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The brilliance behind SpongeBob

Steve Hillenburg was a marine biologist before “SpongeBob.’’ Steve Hillenburg was a marine biologist before “SpongeBob.’’ (Craig Mathew/Nickelodeon)
By Michael Cavna
Washington Post / July 16, 2009
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Tom Kenny, who voices the character of “SpongeBob SquarePants,’’ says the show’s creator, Steve Hillenburg, is a prime lesson in the importance of following your passions. Hillenburg was working as a marine biologist, but he returned to school to study experimental animation after he realized he didn’t want to leave art behind. Now, Hillenburg is surely the most famous marine cartoonist on land or sea.

As the Nickelodeon show celebrates its 10th anniversary, we caught up with Hillenburg to discuss innocence (SpongeBob), avarice (Mr. Krabs), and the glories of making a cartoon that’s part Laurel and Hardy, part Jacques Cousteau.

Q. So 10 years in, how does it feel to hit that milestone?

A. I never imagined working on the show to this date and this long. It never was possible to conceive that. . . . I really figured we might get a season and a cult following, and that might be it.

Q. When did you become convinced that the show was beyond short-term cult status?

A. By the third season, it felt like [we had] a solid fan base, and the show was kind of clicking on all levels.

Q. With an underwater sponge for a star, perhaps no show is more acutely aware of - creatively - not wanting to “jump the shark.’’ Is that something you’ve been conscious of?

A. Well, there was concern when we did the movie (in 2004) that the show had peaked. There were concerns among executives at Nickelodeon.

Q. You studied marine biology before going to CalArts for animation. Had you always been interested in animation, though?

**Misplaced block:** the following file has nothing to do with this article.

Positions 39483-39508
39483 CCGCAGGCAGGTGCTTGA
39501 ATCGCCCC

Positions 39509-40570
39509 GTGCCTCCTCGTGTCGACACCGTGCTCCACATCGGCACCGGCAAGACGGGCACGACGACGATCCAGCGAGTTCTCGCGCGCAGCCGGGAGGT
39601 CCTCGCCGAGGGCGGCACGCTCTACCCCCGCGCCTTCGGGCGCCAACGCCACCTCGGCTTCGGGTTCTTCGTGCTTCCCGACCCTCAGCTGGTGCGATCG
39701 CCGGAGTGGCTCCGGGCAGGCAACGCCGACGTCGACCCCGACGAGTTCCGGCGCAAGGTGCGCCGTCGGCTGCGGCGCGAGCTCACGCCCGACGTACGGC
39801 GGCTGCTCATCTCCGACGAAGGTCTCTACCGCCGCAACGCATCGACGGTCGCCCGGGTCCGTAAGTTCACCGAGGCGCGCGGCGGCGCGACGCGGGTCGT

A. Hugely. I definitely was interested and became real interested [when I started going] to animation festivals. I went to the Tournee festival and the Spike & Mike festival in the ’80s right before. I was working at Ocean Institute - I was a marine biologist, but I was trying to figure out [how to get to] art school. It was at those festivals . . . I thought: This is what I want to do.

Q. How did you decide on the lengths of your episodes - two episodes per half-hour?

A. I always pushed back on doing long-form. I imagined SpongeBob as being simple and I wanted to concentrate on character humor. I never wanted to deliberately try to write a half-hour show. The show wasn’t compromised by length - I don’t think SpongeBob works in long-form.

Q. Were any particular influences at work when developing this comic approach to the film?

A. I think “SpongeBob’’ is born out of my love of Laurel and Hardy shorts. You’ve got that kind of idiot-buddy situation - that was a huge influence. SpongeBob was inspired by that kind of character: the Innocent - a la Stan Laurel.

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